The beauty industry has been significantly impacted by the Coronavirus (COVID-19). Masks, social distancing, and mass closures have limited social interaction and changed how people work, travel, and visit with friends and family. The unique shift in the nature of products purchased because of the pandemic has inspired us to look at this industry in depth.

A New Paradigm for the Beauty Industry

Think about your experience buying beauty products before the pandemic. Did you go to the store to look for the perfect shade of lipstick? Did you spray perfume on test strips before opting to buy that product? These little actions have now become luxuries. According to the McKinsey report, How Covid – 19 is changing the world of beauty, before the pandemic, 85% of beauty product purchases were made in store. Today, due to closures of brick-and-mortar stores, the industry is in a recession.

Less shopping equates to a reduction in sales. However, while this was expected, it’s not entirely what happened in 2020. While it’s true the industry experienced a drop in sales upon the closure of brick-and-mortar shops, e-commerce stepped in to lessen the pain. In fact, e-commerce rose significantly as shoppers turned to digital platforms to buy their favorite products. But just because we’re not visiting brick-and-mortar stores as much doesn’t mean we’ve stopped shopping for necessities, and then some. Some brands report their e-commerce sales were twice as high in 2020 compared to 2019, and McKinsey expects 20-30% growth in beauty brand online sales. So, the expected growth of online sales may seem incongruent with the expected decline of the beauty industry as a whole. Are online sales enough to offset the decline within brick-and-mortar?

Trends in 2021

The answer is in the research. In 2019, consumers used more traditional beauty products such as prestige cosmetics and fragrances. In 2020, McKinsey reports prestige brands noticed a 55% decline in the areas of cosmetic sales and a 75% decline in fragrance purchasing. We can immediately assume a decline in brick-and-mortar means no shopping and consequently, no sales. However, McKinsey found 2020 online revenues for beauty brands increased by 20-30% in China. In the U.S., both Sephora and Amazon experienced similar rises compared to 2019.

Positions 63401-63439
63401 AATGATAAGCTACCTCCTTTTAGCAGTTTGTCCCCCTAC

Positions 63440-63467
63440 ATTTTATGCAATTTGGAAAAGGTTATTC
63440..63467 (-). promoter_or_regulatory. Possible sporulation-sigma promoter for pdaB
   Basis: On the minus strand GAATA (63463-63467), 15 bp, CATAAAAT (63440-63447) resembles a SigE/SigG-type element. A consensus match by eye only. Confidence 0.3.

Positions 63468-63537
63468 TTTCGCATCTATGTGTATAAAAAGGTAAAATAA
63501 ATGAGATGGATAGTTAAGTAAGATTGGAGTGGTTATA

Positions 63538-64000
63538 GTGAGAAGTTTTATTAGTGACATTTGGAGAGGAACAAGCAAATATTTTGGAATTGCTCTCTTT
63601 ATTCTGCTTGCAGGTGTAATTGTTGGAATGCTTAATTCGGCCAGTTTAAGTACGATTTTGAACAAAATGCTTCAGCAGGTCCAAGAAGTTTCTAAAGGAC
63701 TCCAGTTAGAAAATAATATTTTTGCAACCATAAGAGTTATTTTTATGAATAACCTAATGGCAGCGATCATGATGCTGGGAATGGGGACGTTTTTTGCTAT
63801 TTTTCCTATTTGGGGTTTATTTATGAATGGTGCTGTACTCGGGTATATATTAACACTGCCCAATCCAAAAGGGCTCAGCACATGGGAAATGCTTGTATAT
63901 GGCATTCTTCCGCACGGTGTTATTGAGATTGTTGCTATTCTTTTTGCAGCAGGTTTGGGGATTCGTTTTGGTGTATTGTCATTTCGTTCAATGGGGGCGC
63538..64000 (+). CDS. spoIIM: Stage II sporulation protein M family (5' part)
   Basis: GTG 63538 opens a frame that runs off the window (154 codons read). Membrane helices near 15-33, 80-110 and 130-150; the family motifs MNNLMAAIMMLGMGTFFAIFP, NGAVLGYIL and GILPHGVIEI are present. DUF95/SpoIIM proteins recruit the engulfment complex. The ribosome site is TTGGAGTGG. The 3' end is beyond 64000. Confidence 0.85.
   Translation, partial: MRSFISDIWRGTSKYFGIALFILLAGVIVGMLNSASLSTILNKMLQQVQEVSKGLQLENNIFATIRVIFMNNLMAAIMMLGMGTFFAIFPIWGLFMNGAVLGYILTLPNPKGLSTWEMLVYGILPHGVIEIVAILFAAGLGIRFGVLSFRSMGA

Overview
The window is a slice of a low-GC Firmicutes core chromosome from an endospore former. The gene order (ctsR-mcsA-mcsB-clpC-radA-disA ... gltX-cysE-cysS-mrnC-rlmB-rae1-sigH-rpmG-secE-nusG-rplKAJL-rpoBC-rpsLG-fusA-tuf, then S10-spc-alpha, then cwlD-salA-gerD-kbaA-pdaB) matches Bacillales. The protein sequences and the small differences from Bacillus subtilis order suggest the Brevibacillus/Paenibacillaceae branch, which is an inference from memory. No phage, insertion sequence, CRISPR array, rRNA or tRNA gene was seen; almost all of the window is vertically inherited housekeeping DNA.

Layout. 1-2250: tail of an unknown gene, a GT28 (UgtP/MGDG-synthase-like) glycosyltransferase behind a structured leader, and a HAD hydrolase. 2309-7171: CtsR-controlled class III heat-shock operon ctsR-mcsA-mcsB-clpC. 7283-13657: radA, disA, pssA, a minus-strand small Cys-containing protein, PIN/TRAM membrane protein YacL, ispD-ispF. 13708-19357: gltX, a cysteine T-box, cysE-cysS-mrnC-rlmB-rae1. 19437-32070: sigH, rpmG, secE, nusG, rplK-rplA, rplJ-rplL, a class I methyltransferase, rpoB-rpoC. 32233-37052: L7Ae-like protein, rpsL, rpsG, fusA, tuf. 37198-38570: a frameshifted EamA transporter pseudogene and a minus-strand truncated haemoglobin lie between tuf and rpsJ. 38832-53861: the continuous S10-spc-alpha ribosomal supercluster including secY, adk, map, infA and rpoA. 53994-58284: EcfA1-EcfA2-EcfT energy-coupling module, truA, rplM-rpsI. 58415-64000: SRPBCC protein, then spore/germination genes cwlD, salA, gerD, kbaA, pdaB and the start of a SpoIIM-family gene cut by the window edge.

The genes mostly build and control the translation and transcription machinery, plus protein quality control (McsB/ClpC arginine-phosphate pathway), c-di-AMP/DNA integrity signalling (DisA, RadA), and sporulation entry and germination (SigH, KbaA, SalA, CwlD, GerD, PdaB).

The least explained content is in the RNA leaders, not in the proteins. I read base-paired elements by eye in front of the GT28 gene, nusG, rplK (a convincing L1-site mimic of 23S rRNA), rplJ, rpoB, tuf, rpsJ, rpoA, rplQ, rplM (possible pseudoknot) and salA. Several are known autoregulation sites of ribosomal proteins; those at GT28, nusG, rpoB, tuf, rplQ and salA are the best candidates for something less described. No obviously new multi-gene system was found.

Indulging in Self-Care

As we can see, what was relevant in personal beauty product usage in 2019 was not the same in 2020. Consumers aren’t putting the brakes on beauty shopping entirely, rather, they’re simply shifting their spending habits. A recent trend in the beauty industry showing no sign of stopping, and possibly even further growth is in the areas of self-care and pampering. The “treat yourself” motto has never been stronger than during the trying times of COVID-19. Consumers want to feel relaxed and pampered to offset “Pandemic fatigue.” Skincare, haircare, and other bath-and-body type products are the Holy Grail for those looking to indulge in self-care. The proof is in the pudding. During lockdown, specifically mid-March 2020, France showed an uptick of 800 percent in luxury hand soap sales alone (McKinsey).

It’s All About E-Commerce

The rise in e-commerce was expected prior to the pandemic, but accelerated upon its unwelcome arrival. In fact, e-commerce has taken on a role far in excess of that anticipated, making it critical for beauty brands in their endeavors to strengthen the relationship with their consumers. E-commerce sales grew a record 44.4% in Q2 and 37% in Q3 in the US alone during 2020. The changing environment of e-commerce requires beauty companies to modify their approach as consumer demands evolve. One thing is certain, the strategic importance of digital solutions can’t be overlooked.

Let’s Get Digital

The acceleration of e-commerce boasts a long-lasting shift to digital, and beauty players must equip themselves to handle this change while engaging in more innovative omnichannel campaigns. Digital transformation will not only strengthen the bond with consumers, but it will also diversify the way consumers engage with a brand. Digital maturity goes hand-in-hand with performance. Collaboration via technology means greater efficiency, faster time to market, and outperforming the competition. It’s important not only to choose the right digital tools for each organization, but to ensure the tool is also widely adopted.

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An effectively utilized digital environment enables teams to create and follow project timelines, track progress, increase efficiency and responsiveness, and provide holistic visibility for everyone involved. Ultimately, it leads to more productive employees, successful projects, and happier customers.

Conclusion

The beauty industry suffered during the pandemic. But that does not have to be its fate in 2021. Now more than ever, it’s critical to adopt digital platforms to manage brand assets and be more agile overall. By prioritizing various digital channels, beauty brands engage existing customers while attracting new ones. The pandemic has shown us that even with foolproof preparedness, there are some things we can never be ready for until they happen. The most successful beauty brands know how to pivot in uncertain times.

If you’d like to read a deeper exploration of 2021 beauty trends and how you can bounce back strong in 2021, make sure to check out this free e-book.

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